Wednesday, February 9, 2011

Health Reform No-No’s, The Case of EHRs

Health policy folks have decided to get tough with their language. In the winter issue of the Health Policy Newsletter, produced under the auspices of the Jefferson Medical College and the Jefferson School of Population Health, an editorial appears entitled “No Outcome, No Income, CMS’s, ‘Meaningful Use’ Initiative.”

The editorial explains,

“For all involved, the embrace of meaningful use represents no less than a turning point in thinking about what we pay for in health care. Phrased in the language of quality, it can be summarized as ‘no outcome, no income.’ In other words, this program is not simply about purchasing hardware and computerizing medical records. Instead, policy makers view EHRs as the core of an emerging HIT infrastructure, which has the potential to improve the nation’s health care system and the health of Americans.”

A comment, if I may.

Language is important. “No outcome, no income” sounds like a threat. In other words, if you physicians don’t play ball with the government, we will not pay you for Medicare and Medicaid patients.

Coupling the heavy hand of government with the heavy use of language is not likely to gain friends and influence physicians. Instead, it is likely to induce paranoia among physicians, who are already chafing under the weight of complying with heavy government regulations. They may well opt out, rather than opt in.

Besides, physicians are still far from persuaded that EHRs improve “quality.” As defined by government, “quality” has come to mean “value, “ or outcomes/cost. “Quality,” in the eyes of government experts, means collecting massive amounts of data on outcomes from large populations of patients and then dividing costs spent on care.

“No outcomes, no income” may not be practical, doable, or desirable. At least, that's what many physicians think, and that's how they behave. After all, in the U.S. only 4% of physicians in ambulatory practice and 1.5% of hospitals have fully functional EMRs (New England Journal of Medicine,volume 359, pages 50 to 60, 2008, and volume 360, pages 1628 to 1638, 2009).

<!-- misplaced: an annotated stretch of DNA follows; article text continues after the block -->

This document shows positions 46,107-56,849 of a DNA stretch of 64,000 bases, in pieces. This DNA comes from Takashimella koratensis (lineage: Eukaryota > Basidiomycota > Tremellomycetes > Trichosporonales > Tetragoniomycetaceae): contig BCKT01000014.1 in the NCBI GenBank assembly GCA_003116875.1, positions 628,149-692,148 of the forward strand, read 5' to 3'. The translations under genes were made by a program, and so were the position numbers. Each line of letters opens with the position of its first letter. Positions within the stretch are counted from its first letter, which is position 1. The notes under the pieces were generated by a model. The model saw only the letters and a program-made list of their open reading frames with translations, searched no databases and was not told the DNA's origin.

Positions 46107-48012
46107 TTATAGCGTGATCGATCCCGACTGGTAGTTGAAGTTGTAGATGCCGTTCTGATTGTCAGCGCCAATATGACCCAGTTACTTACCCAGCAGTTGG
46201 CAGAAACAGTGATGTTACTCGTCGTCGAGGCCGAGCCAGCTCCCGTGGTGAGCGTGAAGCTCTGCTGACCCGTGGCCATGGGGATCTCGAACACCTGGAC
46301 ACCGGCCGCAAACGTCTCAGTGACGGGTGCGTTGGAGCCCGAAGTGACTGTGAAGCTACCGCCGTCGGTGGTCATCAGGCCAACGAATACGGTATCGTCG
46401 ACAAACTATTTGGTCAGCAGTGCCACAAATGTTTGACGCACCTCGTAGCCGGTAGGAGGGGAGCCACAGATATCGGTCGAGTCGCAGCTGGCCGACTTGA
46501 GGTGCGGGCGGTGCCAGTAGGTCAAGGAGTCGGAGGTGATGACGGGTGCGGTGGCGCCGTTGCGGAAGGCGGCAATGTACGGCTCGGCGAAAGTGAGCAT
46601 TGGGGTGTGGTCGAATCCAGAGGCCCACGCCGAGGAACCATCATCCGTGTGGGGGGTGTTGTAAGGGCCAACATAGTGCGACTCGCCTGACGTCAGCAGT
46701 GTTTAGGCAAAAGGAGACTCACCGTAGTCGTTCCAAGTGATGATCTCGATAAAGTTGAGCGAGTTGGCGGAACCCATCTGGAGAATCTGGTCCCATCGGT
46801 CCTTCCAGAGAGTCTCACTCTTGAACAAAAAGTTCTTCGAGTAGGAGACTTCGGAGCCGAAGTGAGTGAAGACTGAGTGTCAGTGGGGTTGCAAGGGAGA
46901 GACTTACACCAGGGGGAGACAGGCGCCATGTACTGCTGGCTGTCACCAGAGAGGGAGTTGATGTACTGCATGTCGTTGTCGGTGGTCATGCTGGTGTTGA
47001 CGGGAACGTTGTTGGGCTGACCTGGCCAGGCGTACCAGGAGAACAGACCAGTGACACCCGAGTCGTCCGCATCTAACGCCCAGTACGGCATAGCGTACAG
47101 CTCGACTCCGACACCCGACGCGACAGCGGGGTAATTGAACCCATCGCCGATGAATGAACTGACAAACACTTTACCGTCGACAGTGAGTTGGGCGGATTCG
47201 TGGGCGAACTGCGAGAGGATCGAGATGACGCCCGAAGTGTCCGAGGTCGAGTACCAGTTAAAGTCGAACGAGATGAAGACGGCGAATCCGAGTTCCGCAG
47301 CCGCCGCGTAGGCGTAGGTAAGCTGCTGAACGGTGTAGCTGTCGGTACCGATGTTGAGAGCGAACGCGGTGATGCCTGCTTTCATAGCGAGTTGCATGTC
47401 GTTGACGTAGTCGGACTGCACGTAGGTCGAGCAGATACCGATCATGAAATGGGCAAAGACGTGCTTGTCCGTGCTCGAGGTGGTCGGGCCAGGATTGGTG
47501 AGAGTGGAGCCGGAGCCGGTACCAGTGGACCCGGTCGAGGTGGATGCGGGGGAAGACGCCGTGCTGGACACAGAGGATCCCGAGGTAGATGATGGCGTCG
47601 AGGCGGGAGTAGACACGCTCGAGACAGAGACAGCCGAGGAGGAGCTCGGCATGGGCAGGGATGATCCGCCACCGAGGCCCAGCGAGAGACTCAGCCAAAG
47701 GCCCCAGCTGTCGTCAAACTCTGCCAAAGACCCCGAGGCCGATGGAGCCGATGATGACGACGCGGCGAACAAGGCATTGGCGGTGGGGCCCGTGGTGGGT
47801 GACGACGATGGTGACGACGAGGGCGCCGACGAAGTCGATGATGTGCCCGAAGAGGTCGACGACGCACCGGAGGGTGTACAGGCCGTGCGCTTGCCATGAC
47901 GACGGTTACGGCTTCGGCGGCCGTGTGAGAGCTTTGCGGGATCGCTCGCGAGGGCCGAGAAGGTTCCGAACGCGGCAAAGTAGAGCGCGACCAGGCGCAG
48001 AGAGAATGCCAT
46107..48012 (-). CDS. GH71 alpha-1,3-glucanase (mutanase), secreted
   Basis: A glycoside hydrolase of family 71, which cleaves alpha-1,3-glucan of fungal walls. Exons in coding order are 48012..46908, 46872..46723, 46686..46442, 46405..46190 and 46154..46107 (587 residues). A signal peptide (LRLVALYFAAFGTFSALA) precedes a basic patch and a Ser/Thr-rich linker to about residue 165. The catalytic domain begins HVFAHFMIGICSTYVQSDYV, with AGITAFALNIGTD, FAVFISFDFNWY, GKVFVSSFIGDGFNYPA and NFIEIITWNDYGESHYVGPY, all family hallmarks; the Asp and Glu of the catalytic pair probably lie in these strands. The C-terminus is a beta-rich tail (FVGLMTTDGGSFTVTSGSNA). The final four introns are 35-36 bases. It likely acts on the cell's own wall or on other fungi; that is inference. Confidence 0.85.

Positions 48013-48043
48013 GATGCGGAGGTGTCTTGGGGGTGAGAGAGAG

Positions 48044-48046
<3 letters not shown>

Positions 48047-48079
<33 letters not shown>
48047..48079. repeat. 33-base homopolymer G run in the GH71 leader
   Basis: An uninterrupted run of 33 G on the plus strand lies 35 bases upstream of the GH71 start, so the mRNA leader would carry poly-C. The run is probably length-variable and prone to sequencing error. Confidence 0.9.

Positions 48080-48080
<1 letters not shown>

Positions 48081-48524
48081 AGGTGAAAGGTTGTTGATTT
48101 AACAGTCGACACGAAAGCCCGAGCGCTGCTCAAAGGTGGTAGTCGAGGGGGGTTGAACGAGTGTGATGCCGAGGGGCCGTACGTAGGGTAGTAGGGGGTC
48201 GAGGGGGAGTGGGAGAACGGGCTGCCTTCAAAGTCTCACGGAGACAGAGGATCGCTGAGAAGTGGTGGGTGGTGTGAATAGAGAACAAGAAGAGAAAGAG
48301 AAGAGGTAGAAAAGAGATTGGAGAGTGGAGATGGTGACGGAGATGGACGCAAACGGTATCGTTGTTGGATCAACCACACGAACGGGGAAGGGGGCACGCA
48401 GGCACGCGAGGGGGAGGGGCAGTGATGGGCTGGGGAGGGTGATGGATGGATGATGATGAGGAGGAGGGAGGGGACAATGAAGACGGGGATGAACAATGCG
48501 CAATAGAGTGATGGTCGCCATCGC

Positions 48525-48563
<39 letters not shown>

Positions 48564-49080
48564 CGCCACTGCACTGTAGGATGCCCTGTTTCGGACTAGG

Frustrated by efforts to move “interoperable” EHRs across the national board and off the dime, government is now saying if physicians and hospitals meet 25 or so “meaningful use criteria”, they will qualify for incentive payments – up to $44,000 for Medicare physicians, $63,740 for Medicaid physicians, and millions for hospitals.

Sorry, wonks, but no cigar.

EHRs take $30,000 to $40,000 to install, $10,000 to $15,000 a year to maintain, and cut productivity, i.e., time spent with patients, about 30%. Time spent with patients is what doctors were trained for and where the money comes from to continue practice.

If those conditions are not met, it's no deal. In the words of a Catholic nun who ran a large hospital system, “No margin, no mission.” If physicians are going to lose money implementing EHRs while shouldering non-profitable paperwork burdens, they are unlikely to succumb to government bribes. Instead, they are more likely to absorb the 2% penalty for not installing EHRs, or to retreat into concierge practices, and to not see new Medicare or Medicaid patients.